Frankly, I'm a little tired of hearing people say something along the lines of, "Oh, I heard that fill-in-the-blank-with-whatever-media-you-want wasn't that great/over-hyped." If you start digging after this statement, you quickly find that they saw someone on a social media site saying this. Thus they have decided to adopt the opinion without seeing for themselves if they share it. As a creator, this makes me sad because some people may not pick up my work though they may ultimately like it. As a FAN, this makes me sad because people might be missing out on something awesome just because a friend said they didn't like it (or maybe not even a friend but an acquaintance or someone clever they follow on social media).

Here's the thing: I don't like everything my friends like.

It's true! And you know what? Not all of them like what I like. Some of my friends think I'm downright nuts for watching as much Kdrama as I do, and I can't get any of them to watch anime or not laugh when I say pro-gaming is awesome. Yes, my closest friends DO NOT share these common interests with me. And I'm not so much into some of their favorite things, either. I have a friend who loves country music, and one who buys all things Batman, and more than a few who like to run for pleasure (I mean, what?).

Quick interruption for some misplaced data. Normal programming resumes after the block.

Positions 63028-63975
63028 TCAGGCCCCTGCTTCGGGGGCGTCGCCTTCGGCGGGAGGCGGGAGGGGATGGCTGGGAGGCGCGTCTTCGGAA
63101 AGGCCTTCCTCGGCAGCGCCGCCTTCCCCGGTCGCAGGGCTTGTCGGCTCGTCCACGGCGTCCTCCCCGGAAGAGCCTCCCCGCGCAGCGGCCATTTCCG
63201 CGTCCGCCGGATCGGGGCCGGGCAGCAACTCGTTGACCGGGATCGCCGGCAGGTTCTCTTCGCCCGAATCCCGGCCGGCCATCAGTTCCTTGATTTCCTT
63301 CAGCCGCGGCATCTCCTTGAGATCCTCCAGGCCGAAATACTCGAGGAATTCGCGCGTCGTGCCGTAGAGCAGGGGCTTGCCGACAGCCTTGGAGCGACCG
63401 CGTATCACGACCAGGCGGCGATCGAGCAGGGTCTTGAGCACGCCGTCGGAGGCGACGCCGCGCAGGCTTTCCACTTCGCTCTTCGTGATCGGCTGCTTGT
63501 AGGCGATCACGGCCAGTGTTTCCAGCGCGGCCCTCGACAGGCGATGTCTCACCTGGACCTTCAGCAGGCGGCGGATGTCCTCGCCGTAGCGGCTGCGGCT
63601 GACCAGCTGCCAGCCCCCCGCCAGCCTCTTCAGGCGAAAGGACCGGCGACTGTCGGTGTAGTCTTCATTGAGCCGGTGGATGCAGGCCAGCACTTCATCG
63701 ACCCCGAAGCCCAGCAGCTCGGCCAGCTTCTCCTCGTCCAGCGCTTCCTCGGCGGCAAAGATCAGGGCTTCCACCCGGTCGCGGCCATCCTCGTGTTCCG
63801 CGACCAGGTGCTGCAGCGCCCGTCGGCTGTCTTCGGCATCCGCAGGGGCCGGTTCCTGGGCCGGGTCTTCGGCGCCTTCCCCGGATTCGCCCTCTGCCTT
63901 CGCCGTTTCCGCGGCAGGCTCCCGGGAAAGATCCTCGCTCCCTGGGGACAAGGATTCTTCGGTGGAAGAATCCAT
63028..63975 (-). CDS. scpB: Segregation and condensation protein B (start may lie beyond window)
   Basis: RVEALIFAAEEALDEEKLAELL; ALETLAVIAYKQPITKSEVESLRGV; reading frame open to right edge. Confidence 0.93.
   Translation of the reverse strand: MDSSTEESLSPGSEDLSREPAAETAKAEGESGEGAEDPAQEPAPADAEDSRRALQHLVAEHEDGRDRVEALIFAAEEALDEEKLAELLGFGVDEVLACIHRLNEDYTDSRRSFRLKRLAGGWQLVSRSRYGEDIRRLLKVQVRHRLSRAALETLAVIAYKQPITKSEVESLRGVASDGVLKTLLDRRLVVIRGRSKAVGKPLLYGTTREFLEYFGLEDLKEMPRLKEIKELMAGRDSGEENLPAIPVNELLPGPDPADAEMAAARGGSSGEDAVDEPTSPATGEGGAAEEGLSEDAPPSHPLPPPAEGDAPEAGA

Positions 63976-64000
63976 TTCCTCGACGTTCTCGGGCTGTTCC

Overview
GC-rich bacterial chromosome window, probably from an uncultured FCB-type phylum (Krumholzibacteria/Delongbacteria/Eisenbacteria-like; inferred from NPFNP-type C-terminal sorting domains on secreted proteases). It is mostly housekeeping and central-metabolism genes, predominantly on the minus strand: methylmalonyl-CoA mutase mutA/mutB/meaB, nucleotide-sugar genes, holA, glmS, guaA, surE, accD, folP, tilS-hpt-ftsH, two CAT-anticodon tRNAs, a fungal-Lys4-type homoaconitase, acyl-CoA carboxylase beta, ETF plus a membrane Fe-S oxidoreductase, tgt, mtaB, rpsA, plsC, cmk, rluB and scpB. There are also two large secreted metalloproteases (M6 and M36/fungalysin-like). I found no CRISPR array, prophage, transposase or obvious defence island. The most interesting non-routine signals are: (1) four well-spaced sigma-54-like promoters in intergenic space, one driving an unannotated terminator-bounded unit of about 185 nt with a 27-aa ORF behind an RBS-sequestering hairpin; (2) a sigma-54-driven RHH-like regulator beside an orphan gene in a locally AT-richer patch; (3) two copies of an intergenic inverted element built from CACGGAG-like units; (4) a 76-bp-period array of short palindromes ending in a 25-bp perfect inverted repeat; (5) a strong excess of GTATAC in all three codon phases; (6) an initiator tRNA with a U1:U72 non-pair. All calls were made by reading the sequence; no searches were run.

While I respect my friends' opinions, I'm also very aware that I might not share them. And that is OKAY. Friends all having to like the same things (and hate the same things) is something we should all put away in, like, grade school.

I'm not saying opinions are bad, just…I really encourage people to see for themselves. If you're excited about a movie, don't let other bad opinions stop you. Just because some people "weren't impressed," doesn't mean you won't enjoy it. In our ever-increasing critical society, it's hard to just ENJOY something, I know. It feels like the whole internet wants to challenge your enjoyment and tell you it's stupid.

But remember this—when it comes to consuming media, it's YOUR opinion that matters most in what you view, read, and listen to. You are allowed to love stuff other people might not. You shouldn't take a "I wasn't impressed by this book/movie/song/TV show" as the final verdict—you might feel totally different.